Backlash against oil extraction was sparked by the images of pools filled with oil, cancer patients and corroded pipelines running from the Amazon to the refinery in Esmeraldas.

The announcement that the Yasuní was to be exploited inspired a number of initiatives to stop the Yasuní from being destroyed this time. The same population living in the affected areas used to chant “What happened here, not in Yasuní.” 

Thus, the Yasuní ITT initiative was born. This initiative essentially called for the non-exploitation of the crude oil in that area of the Yasuní and, instead, campaigned for industrialized nations to contribute with funds for Ecuador, to the extent that through this effort the country would not only protect its local biodiversity, but the global climate as well. This initiative was taken up by the new government.

The proposal of non-exploitation of crude oil placed at the core of the debates in this context various perverse elements of the extractivist model:

  • Its impact both locally and globally
  • The easily spendable funds that income from the exploitation of
  • nonrenewable resources entails
  • The real role and result of the investments
  • The destruction of nature, the territories and sustenance of the
    local population

The initiative to not exploit crude oil became so relevant internationally that in 2007, George Monbiot, a well-known oil analyst, wrote in the British newspaper The Guardian:

“Ladies and gentlemen, I have the answer! Incredible as it might seem, I have stumbled across the single technology which will save us from runaway climate change! From the goodness of my heart I offer it to you for free. No patents, no small print, no hidden clauses. Already this technology, a radical new kind of carbon capture and storage, is causing a stir among scientists. It is cheap, it is efficient and it can be deployed straight away. It is called … leaving fossil fuels in the ground.”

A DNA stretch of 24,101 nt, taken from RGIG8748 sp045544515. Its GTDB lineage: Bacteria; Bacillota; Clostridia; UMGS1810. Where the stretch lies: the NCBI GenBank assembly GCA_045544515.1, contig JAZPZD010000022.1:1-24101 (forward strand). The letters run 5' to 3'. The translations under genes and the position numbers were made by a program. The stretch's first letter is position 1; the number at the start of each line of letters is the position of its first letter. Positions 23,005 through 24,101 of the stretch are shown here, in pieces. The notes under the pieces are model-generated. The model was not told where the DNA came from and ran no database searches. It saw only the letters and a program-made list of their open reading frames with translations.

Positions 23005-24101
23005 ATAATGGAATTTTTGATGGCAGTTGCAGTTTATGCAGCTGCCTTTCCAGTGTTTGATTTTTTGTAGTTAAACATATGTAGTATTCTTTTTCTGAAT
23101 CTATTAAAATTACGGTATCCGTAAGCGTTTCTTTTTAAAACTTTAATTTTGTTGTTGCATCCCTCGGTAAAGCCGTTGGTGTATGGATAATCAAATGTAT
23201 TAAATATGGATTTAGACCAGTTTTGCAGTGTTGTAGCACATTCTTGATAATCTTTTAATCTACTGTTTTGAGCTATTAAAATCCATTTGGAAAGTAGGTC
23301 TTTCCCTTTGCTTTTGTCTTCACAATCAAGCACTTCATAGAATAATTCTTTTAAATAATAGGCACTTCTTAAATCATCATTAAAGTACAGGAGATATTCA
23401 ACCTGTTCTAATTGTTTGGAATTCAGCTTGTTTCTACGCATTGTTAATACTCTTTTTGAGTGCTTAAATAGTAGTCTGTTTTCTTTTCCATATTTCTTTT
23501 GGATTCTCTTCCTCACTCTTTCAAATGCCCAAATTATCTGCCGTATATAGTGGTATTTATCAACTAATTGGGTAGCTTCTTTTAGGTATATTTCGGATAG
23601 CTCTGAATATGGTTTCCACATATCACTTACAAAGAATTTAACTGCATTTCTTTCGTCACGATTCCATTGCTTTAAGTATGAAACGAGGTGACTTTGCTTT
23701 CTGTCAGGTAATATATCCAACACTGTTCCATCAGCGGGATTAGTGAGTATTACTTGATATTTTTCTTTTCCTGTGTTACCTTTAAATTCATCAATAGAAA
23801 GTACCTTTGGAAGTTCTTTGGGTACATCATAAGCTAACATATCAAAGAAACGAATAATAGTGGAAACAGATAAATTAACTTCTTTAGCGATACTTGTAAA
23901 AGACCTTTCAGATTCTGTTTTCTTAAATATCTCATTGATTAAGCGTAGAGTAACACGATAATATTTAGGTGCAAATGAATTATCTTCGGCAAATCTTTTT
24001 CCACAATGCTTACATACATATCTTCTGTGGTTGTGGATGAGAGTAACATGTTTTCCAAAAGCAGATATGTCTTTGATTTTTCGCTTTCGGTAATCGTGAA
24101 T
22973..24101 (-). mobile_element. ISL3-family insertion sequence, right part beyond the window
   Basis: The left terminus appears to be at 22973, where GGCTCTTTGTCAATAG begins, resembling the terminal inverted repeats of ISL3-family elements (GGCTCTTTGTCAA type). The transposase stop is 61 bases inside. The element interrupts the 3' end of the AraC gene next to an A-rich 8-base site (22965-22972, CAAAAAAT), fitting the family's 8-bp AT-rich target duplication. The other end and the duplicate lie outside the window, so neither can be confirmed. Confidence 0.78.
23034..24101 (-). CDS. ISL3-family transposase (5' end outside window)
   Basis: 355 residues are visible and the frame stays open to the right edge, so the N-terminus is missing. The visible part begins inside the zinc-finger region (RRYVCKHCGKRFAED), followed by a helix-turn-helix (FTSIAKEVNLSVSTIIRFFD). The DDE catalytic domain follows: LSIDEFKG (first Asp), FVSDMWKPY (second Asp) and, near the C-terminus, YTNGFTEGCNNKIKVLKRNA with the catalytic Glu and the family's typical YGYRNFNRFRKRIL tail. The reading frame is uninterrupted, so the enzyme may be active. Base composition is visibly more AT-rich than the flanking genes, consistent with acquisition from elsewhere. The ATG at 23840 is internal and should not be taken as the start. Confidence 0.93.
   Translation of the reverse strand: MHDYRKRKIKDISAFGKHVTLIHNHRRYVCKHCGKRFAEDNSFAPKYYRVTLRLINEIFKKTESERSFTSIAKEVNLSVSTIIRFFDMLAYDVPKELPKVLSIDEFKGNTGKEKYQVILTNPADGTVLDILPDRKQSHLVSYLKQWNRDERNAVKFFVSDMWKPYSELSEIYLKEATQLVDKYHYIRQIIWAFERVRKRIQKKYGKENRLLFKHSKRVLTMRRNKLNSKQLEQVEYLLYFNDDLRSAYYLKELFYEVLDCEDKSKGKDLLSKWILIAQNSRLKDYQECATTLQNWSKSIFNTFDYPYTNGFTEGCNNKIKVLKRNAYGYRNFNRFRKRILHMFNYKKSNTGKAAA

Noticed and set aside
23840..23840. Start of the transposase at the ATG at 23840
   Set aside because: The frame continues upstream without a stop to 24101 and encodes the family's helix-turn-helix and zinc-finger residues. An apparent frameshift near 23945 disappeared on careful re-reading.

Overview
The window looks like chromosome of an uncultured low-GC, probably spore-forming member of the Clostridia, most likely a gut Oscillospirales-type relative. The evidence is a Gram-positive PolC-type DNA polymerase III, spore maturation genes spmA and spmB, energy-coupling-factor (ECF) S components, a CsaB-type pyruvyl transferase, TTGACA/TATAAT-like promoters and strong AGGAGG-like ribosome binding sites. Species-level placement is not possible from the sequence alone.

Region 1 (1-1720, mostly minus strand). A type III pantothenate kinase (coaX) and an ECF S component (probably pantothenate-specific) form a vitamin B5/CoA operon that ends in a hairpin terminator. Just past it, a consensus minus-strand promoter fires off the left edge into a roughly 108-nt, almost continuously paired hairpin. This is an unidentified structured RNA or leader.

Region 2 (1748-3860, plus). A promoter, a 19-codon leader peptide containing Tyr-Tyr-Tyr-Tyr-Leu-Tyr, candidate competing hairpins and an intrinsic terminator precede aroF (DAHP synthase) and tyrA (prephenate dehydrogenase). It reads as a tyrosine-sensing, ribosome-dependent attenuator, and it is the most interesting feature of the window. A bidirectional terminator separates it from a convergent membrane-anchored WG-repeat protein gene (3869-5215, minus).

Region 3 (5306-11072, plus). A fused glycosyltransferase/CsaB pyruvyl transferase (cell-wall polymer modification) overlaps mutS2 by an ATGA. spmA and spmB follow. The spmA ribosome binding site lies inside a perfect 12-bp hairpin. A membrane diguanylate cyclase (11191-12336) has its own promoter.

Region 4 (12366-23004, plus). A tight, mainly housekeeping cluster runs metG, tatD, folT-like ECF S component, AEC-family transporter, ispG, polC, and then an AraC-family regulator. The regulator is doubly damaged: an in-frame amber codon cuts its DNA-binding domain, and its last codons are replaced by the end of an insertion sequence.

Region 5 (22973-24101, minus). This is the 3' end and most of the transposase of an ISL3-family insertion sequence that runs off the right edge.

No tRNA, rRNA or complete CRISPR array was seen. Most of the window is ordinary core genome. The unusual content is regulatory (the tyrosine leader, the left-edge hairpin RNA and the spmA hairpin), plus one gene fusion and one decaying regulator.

The proposal not to exploit the Yasuní encouraged many organizations and youth groups. For instance, campaigns were organized in high schools and elementary schools to discuss the impact of the oilextracting activity (with the images from Chevron-Texaco) and the wealth of the Yasuní with its enormous biodiversity.The Yasuní initiative was presented in various domestic and international stages. 

With the slogan “Yasuní depends on you,” signatures were collected on giant posters --signatures done with a green marker which filled the landscape and became images of dense, green vegetation, much like that of the rainforest. With the slogan “My future Yasuní” donations were collected in small money boxes in elementary schools.

However, despite the efforts of the citizenry, the initiative was terminated, not for an alleged lack of international cooperation, but rather because the oil industry had already built the entire infrastructure to begin extraction, agreements had been reached with Chinese firms and the crude oil had been committed.

This triggered the petition for a referendum to decide the desirability of oil exploitation in the Yasuní. With the campaign “Your signature for Yasuní,” 750.000 signatures were collected, which were rejected as a result of electoral fraud which can best be summed up wit h the message: democracy in extinction. 

The efforts to stop the expansion of the extraction limits within the Yasuní are very much alive despite the fact that extraction has already begun in one area.